For industrial engineering, to name one example, statistics are key to designing effective manufacturing processes: Preventive maintenance can be put in place thanks to statistical studies that predict when a given machine might break down or fail, so it can be acted upon before that happens and without the need to halt the entire assembly line. Another example can be risk management for any given engineering project. Any risky conditions that could put the project at stake need to be accounted for, but designing a solution that’s safe in every possible scenario usually increases the cost of a project considerably. So, instead of assuming all of those conditions will be a problem 100% of the time – and to the maximum extent of their risk potential – you can run statistical experiments to determine the most likely level of risk the project should account for. These types of statistical analyses keep the project budget reasonable, while ensuring the engineering solution is as safe as necessary.
In the software field, the usages are not that different from the other cases. Software projects are like any other engineering project – they have risks to manage, and those can be analyzed using statistical models. But besides that, there is a very interesting technique we use often in software that allows us to know whether a change brings value to users or not: A/B tests. In an A/B test we show randomly chosen users a new version of the feature, (what we call “version A”). The rest of the users still see “version B,” which is how the app looks without the proposed change. We then measure if version A performs better with users than version B. If that improvement does indeed have statistical significance, we implement the change for all users. This technique has a special place in my heart because I was part of the team who built the A/B test infrastructure at Glovo.
5) One of your hobbies outside of designing software (and writing a book) is brewing your own beer. Salud! Are there any engineering skill sets, such as the use of math and statistics, that help you in endeavoring to craft the perfect pint?
This is the best question I’ve been asked in a long time! Let me start with an anecdote about how not getting the math right during the brewing process can yield “interesting” results.
Since I’m not a professional brewer, I typically follow other brewers’ beer recipes. I like to brew Imperial IPAs (aka double IPAs), which use a large amount of hops and happen to be my favorite style of beer. Some time ago, I was feeling adventurous and decided that I’d design my own recipe. I’m not sure what exactly went wrong – perhaps I calculated the proportion of hops wrong incorrectly – but that beer gave me weird nightmares every time I drank one before going to sleep (100% of the time, thus making it statistically significant). And not just any kind of nightmares, I’m talking about “how can my brain be so messed up” sort of nightmares. Most people aren’t aware of this, but hops come from a plant belonging to the Cannabinaceae family – a fact that might have something to do with the nightmares part, but who knows? I think this story of me getting the math wrong and brewing a nightmare-factory beverage exemplifies how important math can be, even for simply creating a liquid that’s pleasurable to drink.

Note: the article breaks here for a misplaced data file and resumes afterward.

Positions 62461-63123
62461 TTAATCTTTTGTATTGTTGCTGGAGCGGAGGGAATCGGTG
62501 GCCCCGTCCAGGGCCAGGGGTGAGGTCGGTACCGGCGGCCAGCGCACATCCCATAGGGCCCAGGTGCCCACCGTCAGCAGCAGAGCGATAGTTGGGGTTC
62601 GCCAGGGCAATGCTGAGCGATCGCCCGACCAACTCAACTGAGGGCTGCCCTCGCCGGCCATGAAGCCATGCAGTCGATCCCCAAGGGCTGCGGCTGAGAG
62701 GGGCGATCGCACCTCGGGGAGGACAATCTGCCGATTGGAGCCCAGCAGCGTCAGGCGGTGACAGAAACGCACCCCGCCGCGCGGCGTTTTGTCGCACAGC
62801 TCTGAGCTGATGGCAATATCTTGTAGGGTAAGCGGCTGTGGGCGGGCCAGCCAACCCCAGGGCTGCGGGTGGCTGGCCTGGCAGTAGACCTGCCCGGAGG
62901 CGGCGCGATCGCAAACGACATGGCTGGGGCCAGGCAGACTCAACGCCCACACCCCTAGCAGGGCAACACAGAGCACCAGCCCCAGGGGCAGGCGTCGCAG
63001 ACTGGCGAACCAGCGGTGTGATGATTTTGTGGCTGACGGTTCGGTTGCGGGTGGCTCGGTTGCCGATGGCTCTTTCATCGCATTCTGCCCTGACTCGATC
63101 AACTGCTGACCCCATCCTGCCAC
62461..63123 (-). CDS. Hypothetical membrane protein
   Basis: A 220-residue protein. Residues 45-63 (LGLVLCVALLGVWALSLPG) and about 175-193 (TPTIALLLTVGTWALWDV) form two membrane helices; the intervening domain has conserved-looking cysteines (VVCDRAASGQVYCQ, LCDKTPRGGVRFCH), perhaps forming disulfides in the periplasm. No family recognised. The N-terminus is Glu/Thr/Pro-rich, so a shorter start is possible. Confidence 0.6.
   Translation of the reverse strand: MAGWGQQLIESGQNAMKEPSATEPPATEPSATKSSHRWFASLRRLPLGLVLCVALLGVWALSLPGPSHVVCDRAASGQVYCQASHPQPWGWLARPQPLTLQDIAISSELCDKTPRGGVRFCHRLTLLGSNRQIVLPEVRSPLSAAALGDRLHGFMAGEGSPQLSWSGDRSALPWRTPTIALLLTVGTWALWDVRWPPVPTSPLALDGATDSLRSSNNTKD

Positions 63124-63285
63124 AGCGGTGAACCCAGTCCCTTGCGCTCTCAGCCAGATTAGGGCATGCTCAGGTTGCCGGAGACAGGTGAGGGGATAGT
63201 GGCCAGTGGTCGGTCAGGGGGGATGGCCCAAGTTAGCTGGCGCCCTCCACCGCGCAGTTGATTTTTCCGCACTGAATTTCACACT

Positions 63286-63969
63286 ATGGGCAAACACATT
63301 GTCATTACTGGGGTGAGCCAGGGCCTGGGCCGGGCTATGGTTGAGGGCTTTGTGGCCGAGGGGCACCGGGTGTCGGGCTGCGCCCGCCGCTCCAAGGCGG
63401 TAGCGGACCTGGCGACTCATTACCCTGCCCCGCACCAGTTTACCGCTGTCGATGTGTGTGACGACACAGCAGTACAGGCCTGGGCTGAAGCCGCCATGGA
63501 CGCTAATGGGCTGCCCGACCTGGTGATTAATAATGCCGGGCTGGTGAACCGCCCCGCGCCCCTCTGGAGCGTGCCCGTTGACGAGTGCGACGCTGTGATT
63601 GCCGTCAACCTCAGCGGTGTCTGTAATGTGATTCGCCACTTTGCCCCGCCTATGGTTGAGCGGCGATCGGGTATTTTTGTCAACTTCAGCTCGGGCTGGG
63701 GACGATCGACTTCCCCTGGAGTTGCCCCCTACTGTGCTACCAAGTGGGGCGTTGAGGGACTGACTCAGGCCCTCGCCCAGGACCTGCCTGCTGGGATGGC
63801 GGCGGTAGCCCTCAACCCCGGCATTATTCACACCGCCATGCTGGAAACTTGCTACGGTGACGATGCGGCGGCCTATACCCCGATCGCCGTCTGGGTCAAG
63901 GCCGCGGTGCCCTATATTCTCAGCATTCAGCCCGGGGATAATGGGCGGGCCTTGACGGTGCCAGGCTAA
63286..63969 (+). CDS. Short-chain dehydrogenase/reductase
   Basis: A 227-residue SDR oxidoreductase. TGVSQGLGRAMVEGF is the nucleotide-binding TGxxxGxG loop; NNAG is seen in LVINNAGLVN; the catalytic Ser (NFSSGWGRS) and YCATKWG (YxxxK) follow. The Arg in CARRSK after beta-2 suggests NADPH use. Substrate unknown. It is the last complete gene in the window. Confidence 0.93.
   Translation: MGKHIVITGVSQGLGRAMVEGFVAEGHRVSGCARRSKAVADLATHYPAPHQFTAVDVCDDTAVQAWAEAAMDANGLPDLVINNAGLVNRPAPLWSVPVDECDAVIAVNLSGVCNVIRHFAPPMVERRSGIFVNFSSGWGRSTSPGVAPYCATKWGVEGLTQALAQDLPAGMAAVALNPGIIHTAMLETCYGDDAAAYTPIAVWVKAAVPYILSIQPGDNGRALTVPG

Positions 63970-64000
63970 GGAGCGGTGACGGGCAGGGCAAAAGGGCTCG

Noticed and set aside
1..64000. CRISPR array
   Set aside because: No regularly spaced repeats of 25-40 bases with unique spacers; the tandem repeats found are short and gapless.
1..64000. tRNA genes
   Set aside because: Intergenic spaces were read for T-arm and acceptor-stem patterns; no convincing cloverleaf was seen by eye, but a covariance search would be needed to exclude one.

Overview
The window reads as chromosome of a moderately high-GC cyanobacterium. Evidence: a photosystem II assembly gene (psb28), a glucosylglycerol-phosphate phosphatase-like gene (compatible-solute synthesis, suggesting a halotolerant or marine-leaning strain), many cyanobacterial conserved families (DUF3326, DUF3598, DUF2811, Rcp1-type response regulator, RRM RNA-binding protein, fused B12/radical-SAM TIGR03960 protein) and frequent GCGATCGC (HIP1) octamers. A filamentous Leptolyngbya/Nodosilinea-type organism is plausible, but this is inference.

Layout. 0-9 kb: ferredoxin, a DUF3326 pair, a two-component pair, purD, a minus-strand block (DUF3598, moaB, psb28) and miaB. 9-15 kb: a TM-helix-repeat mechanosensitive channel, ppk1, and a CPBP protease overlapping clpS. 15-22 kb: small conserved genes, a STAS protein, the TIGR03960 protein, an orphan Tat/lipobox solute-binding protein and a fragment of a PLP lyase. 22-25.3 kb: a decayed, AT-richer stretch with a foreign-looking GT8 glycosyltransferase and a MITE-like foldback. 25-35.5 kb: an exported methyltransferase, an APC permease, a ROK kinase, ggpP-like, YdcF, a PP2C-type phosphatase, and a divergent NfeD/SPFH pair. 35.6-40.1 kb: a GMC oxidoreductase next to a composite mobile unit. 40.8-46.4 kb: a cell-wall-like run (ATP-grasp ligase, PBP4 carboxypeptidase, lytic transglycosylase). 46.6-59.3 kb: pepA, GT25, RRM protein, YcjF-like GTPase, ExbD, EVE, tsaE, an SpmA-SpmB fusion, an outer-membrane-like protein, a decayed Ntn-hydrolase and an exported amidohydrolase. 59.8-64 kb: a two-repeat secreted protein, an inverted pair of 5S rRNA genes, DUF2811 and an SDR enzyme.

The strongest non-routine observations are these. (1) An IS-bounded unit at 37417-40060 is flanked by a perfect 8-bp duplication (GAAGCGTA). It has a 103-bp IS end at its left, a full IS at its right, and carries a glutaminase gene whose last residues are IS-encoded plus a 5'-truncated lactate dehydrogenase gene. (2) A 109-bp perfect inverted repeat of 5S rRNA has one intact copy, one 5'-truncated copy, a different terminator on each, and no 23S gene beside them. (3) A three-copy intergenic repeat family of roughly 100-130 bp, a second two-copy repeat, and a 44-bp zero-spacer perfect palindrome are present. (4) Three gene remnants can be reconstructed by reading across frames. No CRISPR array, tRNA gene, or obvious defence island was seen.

Apart from that anecdote, the truth is there actually is math behind the art of brewing; maybe just elementary math, but math nonetheless. For instance, recipes usually refer to quantities as proportions with respect to the amount of water used, so you need to calculate the amount of each ingredient depending on your desired volume of brewed beer. And, to measure the amount of alcohol present in the final product, we rely on the density difference between the wort both before and after the fermentation process – which, when plugged into a mathematical expression, gives us the alcohol percentage by volume. But this is just me being a brewer noob. I’m sure professional brewers could give us many more examples!
You can also do statistical analyses with homebrewed beers. For instance, you could check whether there is any correlation between, say, drinking your newly brewed double IPA and having nightmares. Or, compute the likelihood of your friends being more likely to come over for a barbecue when you brew a certain style of beer… I’ll conclude by noting that I’m quite sure there are some mathematicians who have demonstrated their best theorems after a few beers. So, yes, you could say beer and math go hand-in-hand.